The nightlife scene continues to heat up on Austin’s Rainey Street, a former residential byway in the shadow of downtown. Transformed in recent years with bars, restaurants, and food trucks, Rainey Street draws crowds interested in craft cocktails, local beers, and food ranging from authentic Oaxacan fare (at El Naranjo) to Indian (at G’Raj Mahal). And now, Rainey Street boasts Austin’s first food truck devoted to Southeast Asian Noodles, DFG Noodles.
I recently joined some friends at DFG to explore the menu. Seated at picnic tables amid a motley fleet of food trucks offering pizza, falafel, and other fare, we ordered an assortment of dishes (nothing on the menu costs more than $10), and toasted to summer with icy-cold Topochicos. From the appetizer menu, we especially loved the DFG “taco,” made of amazingly savory slices of honey-soy-glazed pork belly, cucumber, and cilantro wrapped in a pan-crisped flatbread called Malay Bread. Owner and Chef Cheryl Chin—a former Singaporean television star who once worked as Steven Seagal’s personal chef (the two met in Austin on the set of the film Machete)— explained that Malay bread is a Singaporean adaptation of an Indian/Pakistani flatbread called Roti Prata.
We also sampled some of DFG Noodles’ main dishes, including a spicy noodle soup called the Emperor (soft noodles with tofu, and crispy fried onions in a light curry) the Scholar (stir-fried noodles with pork belly, spiced ham, bok choy, and crispy onions), and a dish called the Slow Time Special, which Chef Chin said she has cooked since she was a teenager—noodles, pork belly, bok choy, onions, and other goodies topped with a fried egg). Yum!
DFG has been open less than a month, and I predict success. In fact, I found myself so besotted with noodles that the next night, I accepted my husband’s invitation to try the ramen at East Side King at the Hole in the Wall, one of Chef Paul Qui’s ventures. Qui, who is all over the blogosphere and twitter-sphere thanks to the June 20 opening of his Austin restaurant Qui, relies on his former Uchiko colleague Chef Yoshi Okai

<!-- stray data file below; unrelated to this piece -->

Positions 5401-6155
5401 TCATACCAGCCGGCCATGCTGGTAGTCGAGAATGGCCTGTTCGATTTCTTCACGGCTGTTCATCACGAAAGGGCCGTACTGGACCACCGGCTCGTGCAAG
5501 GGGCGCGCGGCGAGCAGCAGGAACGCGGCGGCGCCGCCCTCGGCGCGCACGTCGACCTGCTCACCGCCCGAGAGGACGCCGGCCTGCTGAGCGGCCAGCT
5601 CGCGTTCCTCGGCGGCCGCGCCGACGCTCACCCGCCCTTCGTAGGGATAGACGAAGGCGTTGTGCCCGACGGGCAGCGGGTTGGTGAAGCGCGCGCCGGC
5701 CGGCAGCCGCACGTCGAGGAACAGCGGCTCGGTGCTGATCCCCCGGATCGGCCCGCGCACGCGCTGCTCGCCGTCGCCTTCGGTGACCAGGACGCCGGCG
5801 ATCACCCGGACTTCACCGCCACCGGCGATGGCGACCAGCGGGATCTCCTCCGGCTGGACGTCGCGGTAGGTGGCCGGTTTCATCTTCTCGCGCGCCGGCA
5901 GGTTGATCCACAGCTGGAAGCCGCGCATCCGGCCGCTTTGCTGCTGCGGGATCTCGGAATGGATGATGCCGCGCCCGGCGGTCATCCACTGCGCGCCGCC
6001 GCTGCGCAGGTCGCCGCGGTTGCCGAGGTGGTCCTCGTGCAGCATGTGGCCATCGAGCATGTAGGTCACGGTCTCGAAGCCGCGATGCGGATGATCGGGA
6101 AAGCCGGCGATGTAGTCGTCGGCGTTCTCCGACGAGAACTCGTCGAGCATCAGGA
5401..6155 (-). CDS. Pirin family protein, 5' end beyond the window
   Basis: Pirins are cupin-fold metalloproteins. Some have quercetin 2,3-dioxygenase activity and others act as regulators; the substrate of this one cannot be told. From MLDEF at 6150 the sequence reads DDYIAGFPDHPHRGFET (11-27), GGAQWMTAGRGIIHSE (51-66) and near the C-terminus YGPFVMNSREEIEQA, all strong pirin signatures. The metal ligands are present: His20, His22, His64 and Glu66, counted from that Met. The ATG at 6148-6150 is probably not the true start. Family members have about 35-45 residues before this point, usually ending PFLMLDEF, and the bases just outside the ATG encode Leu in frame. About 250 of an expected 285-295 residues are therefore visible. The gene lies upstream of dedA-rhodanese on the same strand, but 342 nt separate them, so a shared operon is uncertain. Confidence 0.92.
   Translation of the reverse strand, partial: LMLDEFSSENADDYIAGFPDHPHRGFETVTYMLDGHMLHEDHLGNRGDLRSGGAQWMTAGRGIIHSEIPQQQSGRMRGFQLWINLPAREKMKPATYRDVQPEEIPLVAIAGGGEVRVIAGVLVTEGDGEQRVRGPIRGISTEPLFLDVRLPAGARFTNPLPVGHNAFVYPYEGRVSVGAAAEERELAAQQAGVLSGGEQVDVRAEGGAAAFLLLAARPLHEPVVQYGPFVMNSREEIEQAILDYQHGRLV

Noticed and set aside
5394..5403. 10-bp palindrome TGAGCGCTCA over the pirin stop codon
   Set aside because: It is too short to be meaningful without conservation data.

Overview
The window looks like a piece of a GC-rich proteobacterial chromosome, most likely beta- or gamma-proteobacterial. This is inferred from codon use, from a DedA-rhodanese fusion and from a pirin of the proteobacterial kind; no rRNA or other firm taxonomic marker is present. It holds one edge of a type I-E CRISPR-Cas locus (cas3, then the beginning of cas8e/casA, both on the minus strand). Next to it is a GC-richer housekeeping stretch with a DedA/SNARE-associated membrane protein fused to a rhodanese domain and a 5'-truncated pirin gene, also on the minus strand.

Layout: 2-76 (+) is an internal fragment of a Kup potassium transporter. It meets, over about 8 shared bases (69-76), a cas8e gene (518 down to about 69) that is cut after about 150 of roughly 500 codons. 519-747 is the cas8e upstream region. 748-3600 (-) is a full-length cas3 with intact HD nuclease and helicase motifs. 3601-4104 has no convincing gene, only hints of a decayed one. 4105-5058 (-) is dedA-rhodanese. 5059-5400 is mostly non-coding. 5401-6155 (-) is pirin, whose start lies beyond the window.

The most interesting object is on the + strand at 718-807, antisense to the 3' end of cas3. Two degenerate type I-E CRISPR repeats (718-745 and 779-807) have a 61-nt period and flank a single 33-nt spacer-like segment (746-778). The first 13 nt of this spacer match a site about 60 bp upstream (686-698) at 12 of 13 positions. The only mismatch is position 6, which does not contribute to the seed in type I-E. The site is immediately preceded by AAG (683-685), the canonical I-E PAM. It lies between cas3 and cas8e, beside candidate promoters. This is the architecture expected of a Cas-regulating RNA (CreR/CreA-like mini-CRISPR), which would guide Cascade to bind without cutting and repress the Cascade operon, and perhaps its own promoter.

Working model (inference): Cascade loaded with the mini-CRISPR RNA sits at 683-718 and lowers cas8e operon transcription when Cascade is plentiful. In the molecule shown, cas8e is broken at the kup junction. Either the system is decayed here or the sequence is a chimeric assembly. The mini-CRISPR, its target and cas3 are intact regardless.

to preside over the menu. Along with ESK standards like Thai Chicken Kara-ge (deep-fried chicken thigh in a spicy-sweet sauce with basil, cilantro, mint, onion, and jalapeno; $8), curry buns (tofu with golden curry, vegetables, and julienned fried potatoes ($5), and the addictive beet home fries (deep-fried roasted beets with kewpie mayo and green onion; $7), Yoshi brings his personal specialty to the table: ramen. And these ramen soups are amazing.
My husband and I ordered the Sapporo Beer Bacon Miso Ramen ($8) and the Chicken Tortilla Ramen ($8) and spent dinner pushing our bowls back and forth across the table, slurping enthusiastically. (Turns out it’s polite to slurp your ramen.)
Forget the salty, monochromatic ramen you may have eaten as a broke student. These are beautifully complex soups, layered with sophisticated and exotic flavors. We especially loved the Chicken Tortilla Ramen, loaded with chicken thigh, avocado, corn, pickled yellow onion, jalapeno, garlic, and lime. Next time, I’ll try the kimchi pork ramen, which comes with pork belly, kim chi, soybean sprouts, tofu, and garlic chives.
Unlike the ESK locations at the Grackle, Shangri-La and the Liberty (all trailers connected to bars on East Sixth Street), ESK Hole in the Wall has seating in a traditional restaurant setting. It’s an affordable and delicious experience. I highly recommend it. In fact, if you go I’ll say you’re using your noodle.